GreenCare: From Family Farm to the Family Store

by Marlet D. Salazar

It was a couple of advocacies that led to the founding of the family-owned GreenCare Organic store in Sri Lanka. The owners wanted to sell organic vegetables grown on their family’s farm and promote the Zero Waste principle. 

Udara Rathnayake, the co-founder of GreenCare, said that the store or supermarket which is based in Colombo is like a one-stop shop of organic produce and merchandise. Initially, the store sold organic vegetables that Udara’s mother planted and harvested from their farm.

“My mother used to grow organic fruits and vegetables for our daily consumption when we were small. When we moved to Colombo for our higher studies, we missed our mother’s produce and the healthy food she served,” she said.

In 2017, the Meethotamulla garbage dump disaster happened, rocking Sri Lanka. Nineteen people, including five children, died and 40 homes were damaged when a 300-foot high pile of garbage shifted then collapsed following floods and a fire.

The tragedy compelled Udara to strengthen her drive to reduce single-use plastic. 

“I was thinking: who was responsible for that tragedy?” she said. “Those people lost their lives because we threw away our plastics and garbage. I realized we need to find a solution to give justice to the people who died and also I have to make a difference.”

GreenCare as a company is four years old and the store is two years old. Initially, Udara and her family would attend fairs to sell their vegetable produce. Realizing that there is a market for organic vegetables, she and her family established the store.

But GreenCare has very strict rules that customers either should bring their own reusable bags or the store can provide paper bags.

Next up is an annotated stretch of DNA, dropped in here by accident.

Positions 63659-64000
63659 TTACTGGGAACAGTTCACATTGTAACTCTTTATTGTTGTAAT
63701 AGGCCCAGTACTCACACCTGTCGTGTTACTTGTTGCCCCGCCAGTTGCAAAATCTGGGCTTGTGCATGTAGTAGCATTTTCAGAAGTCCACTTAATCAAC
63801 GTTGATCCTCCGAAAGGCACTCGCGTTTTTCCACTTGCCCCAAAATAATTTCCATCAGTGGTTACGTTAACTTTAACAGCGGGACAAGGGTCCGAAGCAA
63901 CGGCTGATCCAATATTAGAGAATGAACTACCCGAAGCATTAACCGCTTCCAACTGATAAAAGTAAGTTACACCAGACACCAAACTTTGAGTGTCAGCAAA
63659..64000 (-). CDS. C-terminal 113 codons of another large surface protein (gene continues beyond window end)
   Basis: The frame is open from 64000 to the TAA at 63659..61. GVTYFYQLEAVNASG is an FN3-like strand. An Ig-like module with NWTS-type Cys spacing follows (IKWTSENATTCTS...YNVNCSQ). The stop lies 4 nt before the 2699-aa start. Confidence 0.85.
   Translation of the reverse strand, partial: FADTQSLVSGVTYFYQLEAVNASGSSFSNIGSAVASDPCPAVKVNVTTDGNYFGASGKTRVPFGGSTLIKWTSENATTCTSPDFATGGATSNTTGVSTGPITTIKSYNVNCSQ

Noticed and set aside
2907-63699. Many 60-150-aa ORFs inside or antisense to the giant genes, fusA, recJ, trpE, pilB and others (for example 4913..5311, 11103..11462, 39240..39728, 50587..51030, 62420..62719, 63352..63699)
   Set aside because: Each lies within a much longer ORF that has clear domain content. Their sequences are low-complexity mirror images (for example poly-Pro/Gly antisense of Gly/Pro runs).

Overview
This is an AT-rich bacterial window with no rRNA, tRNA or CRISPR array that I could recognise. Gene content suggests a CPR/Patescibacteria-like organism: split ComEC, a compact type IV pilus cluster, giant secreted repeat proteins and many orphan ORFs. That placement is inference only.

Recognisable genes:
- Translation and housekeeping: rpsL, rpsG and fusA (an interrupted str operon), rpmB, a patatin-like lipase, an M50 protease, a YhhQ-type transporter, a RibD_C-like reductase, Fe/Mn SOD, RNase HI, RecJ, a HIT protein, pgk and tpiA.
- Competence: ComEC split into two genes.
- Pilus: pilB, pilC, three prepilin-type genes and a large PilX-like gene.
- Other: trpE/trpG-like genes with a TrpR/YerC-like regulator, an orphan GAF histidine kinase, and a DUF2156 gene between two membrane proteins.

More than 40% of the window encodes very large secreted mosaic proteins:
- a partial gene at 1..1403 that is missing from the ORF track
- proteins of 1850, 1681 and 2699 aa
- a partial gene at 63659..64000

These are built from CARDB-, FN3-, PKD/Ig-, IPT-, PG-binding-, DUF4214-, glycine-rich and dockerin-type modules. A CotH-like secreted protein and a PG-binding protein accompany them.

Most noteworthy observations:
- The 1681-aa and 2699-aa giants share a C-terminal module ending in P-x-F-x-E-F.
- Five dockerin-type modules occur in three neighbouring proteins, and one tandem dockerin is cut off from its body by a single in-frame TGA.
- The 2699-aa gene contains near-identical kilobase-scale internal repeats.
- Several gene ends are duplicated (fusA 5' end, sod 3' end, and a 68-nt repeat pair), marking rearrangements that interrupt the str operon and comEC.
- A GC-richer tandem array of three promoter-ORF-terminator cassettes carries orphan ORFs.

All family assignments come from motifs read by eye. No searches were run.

“After setting up the store, we thought of introducing the practice of Zero Waste and from day one, we only used paper bags,” she said. “[Admittedly], we are not Zero Waste yet but this is more than 50% or more than 80% Zero Waste,” she said.

Still, GreenCare strongly encourages—and educates — its customers to be extra mindful of the waste they generate. The store buys reusable bottles and other containers that could be used for edible products. The micro-businesses that sell their goods through GreenCare are not allowed to use any type of plastic in their packaging. 

“When we discuss the concept and encourage them to try it, we give them a glass bottle and encourage them to bring it back,” she explained. “We will pay a small amount if they bring the bottles back.”

While there are still some who don’t buy the idea of shifting to reusables, Udara said that the majority of their customer base is “more educated and more knowledgeable.” 

She admitted, though, that the goods sold in their store can be a bit expensive because their products are organic as well as homemade and small scale.

“Our products are from our own farms. We do not source from others because we want to make sure that the products are truly organic,” Udara said.

She added that they have a different customer base. “These are those who allow you to reuse, those who can understand the concept, and those who are knowledgeable. Our target market is high-end, or those who have the buying power.”

According to Udara, the store doesn’t spend on any marketing. They rely on “a little bit of movement here or the word of mouth.” 

She added that she, herself, talks to people and introduces the GreenCare concept of organic farming and goods and reducing waste.

She explained: “We cannot think of the cost because it is the mindset as well as the behavior that we need to change.”

Like other stores, the COVID-19 pandemic also affected the GreenCare store but Udara said that like everybody else, they needed to adapt and resorted to delivering their goods. The packaging is of utmost importance but they still don’t allow plastics, especially single-use plastics.

In fact, according to Udara, they are looking at opening more stores. “Besides the fact that it is a good business, having more stores will allow us to educate more people about reducing waste and the health benefits of organic farming. 

Store address: No 56 A Chithra Lane Colombo 5


Photos courtesy of GreenCare.


This article is part of the book, BUSINESS UNUSUAL: Enterprises paving the way to Zero Waste, a collection of feature articles on select enterprises in Asia Pacific that practice and promote Zero Waste principles. Published by Global Alliance for Incinerator Alternatives, the publication may be downloaded for free at